Abdi Ashur Hassan, Minister for Post and Telecom, told a three-day forum in Mogadishu that his first priority is to establish a credible and effective regulatory authority that is operationally independent and strong enough to regulate the sector.

“You have an exceptional opportunity to create a new institution not restricted by organizational challenges in our existing institutions,” Hassan told telecom operators, consultancy firms and Implementation Task Team that will provide technical assistance to the establishment of the country’s NCA.

“You will be responsible for the success or the failure of this institution so I would urge you to do your utmost as individuals and as a team to ensure the establishment of a credible and effective institution,” said the minister.

He said his ministry had requested the World Bank for a technical support to the establishment of NCA by way of providing expertise to the ministry on best ways to establish the regulatory body.

Hassan urged the team to keep their role in mind as the Horn of Africa nation’s government embarks on this important task of creating a new institution.

“We want the regulatory authority to become an exemplary organization that other institution to emulate and benchmark,” he added.

The move comes after Somalia’s President in October last year signed into the National Communications Act to regulate the country’s telecommunication sector.

The telecommunications bill calls for the creation of telecoms regulatory authority, development of the country with telecommunications technology, protecting corporate and consumer rights and more participation by private sectors in developing the sector.


Somalia inks new justice, corrections framework

MOGADISHU Somalia (Xinhua) -- Somalia government and federal member states on Thursday signed a new agreement seeking to streamline the justice and corrections system, critical institutions shattered by over two decades of civil war.

The accord provides a framework within which the federal and state-level governments can support the rebuilding of the country’s justice and corrections system.

“This agreement will enable the systematic building of justice and corrections institutions at state and federal levels and increased provision of basic justice chain services for the Somali people,” said Staffan Tillander, Director of the UN Assistance Mission in Somalia (UNSOM) Rule of Law and Security Institutions Group.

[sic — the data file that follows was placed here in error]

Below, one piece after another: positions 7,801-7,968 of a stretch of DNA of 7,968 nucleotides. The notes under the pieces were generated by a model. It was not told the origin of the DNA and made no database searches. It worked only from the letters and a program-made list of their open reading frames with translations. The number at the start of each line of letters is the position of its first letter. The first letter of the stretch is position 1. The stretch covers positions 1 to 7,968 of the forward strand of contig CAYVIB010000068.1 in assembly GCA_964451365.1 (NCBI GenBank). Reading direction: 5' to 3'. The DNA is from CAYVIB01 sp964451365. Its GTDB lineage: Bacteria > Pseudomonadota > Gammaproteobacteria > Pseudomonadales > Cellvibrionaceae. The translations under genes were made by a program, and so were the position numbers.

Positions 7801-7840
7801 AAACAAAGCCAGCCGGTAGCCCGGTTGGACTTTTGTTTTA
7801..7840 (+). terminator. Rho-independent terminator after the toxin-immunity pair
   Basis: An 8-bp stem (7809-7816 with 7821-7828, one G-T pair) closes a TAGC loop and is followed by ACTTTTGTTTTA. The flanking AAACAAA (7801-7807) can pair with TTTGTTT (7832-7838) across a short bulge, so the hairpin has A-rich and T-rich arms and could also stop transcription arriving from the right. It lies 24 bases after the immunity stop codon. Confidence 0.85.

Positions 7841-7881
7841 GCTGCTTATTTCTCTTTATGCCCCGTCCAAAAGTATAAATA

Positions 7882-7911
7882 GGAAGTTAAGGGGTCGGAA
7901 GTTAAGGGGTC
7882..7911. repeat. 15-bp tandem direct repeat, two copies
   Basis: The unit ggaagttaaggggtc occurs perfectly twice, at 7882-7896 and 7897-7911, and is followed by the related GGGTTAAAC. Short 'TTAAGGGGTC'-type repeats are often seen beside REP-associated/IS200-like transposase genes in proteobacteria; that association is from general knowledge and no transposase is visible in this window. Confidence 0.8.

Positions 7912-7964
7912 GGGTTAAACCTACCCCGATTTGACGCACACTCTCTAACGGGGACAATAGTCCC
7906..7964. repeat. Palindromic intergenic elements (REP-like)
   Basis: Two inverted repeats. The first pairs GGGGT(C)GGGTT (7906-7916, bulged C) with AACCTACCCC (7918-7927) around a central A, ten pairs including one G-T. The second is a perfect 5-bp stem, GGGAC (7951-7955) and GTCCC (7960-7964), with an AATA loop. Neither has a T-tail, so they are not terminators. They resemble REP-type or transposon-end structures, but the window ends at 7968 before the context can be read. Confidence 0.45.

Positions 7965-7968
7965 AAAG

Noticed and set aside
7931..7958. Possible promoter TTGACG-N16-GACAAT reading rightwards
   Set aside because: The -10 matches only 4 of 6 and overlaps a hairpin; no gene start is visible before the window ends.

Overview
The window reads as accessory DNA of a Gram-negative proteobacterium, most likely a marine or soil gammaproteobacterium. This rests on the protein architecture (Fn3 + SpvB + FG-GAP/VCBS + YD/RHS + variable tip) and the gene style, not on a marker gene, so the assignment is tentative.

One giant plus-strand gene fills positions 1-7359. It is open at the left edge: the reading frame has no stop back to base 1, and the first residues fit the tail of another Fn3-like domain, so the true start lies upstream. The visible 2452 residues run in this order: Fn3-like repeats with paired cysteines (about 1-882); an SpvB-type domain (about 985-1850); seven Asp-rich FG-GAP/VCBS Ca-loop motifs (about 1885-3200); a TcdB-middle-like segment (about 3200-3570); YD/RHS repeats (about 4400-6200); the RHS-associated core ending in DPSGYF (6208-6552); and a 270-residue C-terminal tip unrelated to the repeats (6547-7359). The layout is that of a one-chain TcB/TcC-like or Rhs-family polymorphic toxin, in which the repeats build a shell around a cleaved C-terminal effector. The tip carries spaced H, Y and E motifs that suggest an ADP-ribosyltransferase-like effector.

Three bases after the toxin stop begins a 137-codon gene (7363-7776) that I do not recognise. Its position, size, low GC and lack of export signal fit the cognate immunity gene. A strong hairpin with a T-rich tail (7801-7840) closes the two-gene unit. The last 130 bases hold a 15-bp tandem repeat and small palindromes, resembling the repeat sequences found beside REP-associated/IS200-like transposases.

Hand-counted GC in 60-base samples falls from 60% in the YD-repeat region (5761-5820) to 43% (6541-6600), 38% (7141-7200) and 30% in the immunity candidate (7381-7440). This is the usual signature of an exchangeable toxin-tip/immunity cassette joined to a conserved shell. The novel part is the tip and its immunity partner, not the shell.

UNSOM said in a statement that its activities include supporting the country in the next phase of building a justice system that upholds judicial independence and benefits all Somalis and a humane and secure corrections system.

The UN mission said the political agreement, which is considered an important aspect of Somalia’s state-building and federalization process, is the culmination of two years of technical consultations and negotiations between the Federal Government and Federal Member States.

The New Policing Model, which sets out a future structure of police services, was agreed upon in March 2016 by internal security ministers from the Federal Government and federal member states.

It was subsequently endorsed by the National Leadership Forum, and that backing was confirmed by the agreement on a national security architecture that was reached in April 2017.

“It (accord) will complement progress that has already been achieved in policing and the implementation of the New Policing Model, which has been successful in allowing international partners to identify areas to provide support,” Tillander added.

According to UNSOM, the model codifies a two-tier approach for policing by state-level police services and a federal police service, with each reporting to their respective state-level and federal ministries of internal security.

Each component will be responsible for recruitment and training of police personnel, it said.

Speaking at the signing ceremony, Somalia Justice Minister Hassan Hussein Haji lauded the collaborative efforts of all those involved.

“This is a victory for Somalia. It is an agreement on how we are going to organize our justice and corrections system,” Haji said.